Cramdin Yard

Post pictures and information about your own personal model railway layout that is under construction. Keep members up-to-date with what you are doing and discuss problems that you are having.
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Class 60
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Re: Cramdin Yard

Postby Class 60 » Fri May 02, 2008 3:56 pm

Dave, that is one superb piece of Modelling - from the tufts in the grass down to the weathering of that loco!
everything is unbelievable in regards to eye to detail! One of the best threads/layouts i've seen. 8)
Cheers
Adam.

tonycougar
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Re: Cramdin Yard

Postby tonycougar » Sat May 03, 2008 1:36 am

I messed up one of my 37s and initially I thought I'd gone overboard, but evertime I bring it out I think "Thats not too bad, looks better than it did".
Must take a pic of it somewhere soon.
If there's a harder way to do it, I'll find it!!
View my layout progress at:-
viewtopic.php?f=22&t=15104

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ElDavo
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Re: Cramdin Yard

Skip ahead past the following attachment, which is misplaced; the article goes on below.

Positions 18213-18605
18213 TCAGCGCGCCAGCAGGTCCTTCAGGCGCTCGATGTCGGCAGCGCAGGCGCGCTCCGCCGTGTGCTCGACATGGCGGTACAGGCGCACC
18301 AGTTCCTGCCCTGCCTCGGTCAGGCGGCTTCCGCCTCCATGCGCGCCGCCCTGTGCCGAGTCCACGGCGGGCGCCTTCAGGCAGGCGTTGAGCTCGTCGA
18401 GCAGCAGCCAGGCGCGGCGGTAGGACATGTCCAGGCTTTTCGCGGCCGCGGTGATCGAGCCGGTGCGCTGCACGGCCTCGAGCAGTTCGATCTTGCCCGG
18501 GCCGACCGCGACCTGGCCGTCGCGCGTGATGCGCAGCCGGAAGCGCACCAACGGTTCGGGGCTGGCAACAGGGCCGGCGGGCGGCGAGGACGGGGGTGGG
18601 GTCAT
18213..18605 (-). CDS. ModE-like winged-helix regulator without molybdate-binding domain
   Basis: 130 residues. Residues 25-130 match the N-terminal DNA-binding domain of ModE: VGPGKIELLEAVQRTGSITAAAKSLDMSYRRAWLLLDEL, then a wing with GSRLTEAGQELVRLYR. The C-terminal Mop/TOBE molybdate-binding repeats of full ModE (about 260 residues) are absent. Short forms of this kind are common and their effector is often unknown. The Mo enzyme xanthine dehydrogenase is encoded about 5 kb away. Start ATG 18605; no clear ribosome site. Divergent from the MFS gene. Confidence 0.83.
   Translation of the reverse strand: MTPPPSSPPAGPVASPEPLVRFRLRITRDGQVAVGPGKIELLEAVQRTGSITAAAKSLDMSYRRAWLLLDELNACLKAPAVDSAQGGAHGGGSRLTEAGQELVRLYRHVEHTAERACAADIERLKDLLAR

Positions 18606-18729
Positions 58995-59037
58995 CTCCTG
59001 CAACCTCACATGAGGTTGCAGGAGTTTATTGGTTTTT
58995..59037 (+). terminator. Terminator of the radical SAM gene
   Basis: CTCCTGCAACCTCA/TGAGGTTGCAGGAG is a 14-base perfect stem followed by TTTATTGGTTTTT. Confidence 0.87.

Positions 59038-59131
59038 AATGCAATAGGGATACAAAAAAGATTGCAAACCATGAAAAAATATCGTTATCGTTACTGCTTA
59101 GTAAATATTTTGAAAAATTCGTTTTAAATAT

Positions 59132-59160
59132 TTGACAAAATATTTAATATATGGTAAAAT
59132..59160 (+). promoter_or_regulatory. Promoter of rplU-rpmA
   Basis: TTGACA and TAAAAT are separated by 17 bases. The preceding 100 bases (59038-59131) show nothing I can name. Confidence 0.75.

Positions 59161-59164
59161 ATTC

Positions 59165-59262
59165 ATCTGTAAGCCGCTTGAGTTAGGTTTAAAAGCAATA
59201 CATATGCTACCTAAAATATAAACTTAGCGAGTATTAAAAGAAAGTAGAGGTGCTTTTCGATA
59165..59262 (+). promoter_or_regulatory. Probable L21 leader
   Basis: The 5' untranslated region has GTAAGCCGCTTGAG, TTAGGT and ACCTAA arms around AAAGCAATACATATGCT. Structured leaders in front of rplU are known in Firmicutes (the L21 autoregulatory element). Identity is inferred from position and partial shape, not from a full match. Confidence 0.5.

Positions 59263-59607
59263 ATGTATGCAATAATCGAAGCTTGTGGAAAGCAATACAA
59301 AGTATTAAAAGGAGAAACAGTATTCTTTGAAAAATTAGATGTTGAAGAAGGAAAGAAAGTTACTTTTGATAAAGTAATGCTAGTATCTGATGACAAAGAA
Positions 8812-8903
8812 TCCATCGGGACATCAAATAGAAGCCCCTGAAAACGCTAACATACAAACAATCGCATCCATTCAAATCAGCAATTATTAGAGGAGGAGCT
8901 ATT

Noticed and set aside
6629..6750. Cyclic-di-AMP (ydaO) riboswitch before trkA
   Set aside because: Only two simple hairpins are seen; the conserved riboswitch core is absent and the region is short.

Postby ElDavo » Thu May 08, 2008 11:05 am

Nothing like a long weekend for getting stuff done, assuming SWMBO doesn't find too many other things for ya to do. In Cramdin Yard the infrastructure and permanent way teams have been busy. Lots of track fettling and faffing around with point motors has got quite a lot of the running up to standard. Still some issues with switching the single and double slips due to the short point blades. This is going to need some creative re-engineering. :(

Bank holiday Monday saw an extension to Cramdin Yard in the shape of a cassette fiddleyard. This is just short of 3ft long so that it can support a cassette with the longest receivable/deliverable train (about 34 inches). As can be seen the normal level of engineering has been used evidenced by the "lightweight precision adjustment tool" on the floor!

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The electrics team got their hands on the this last night and wired up the 3 tracks to an ancient (valve socket!) plug and socket and thence to the main board. A mark I automatic cassette power feed system was rigged up just to check things are working. I suspect there may be a mark II and possibly III and IV.

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Amazingly it all seems to work! I managed to run an 08 with a few wagons backwards and forwards from the layout on to the cassette without any major mishaps. Here's the 08 arriving back on to the main board after an exploratory trip.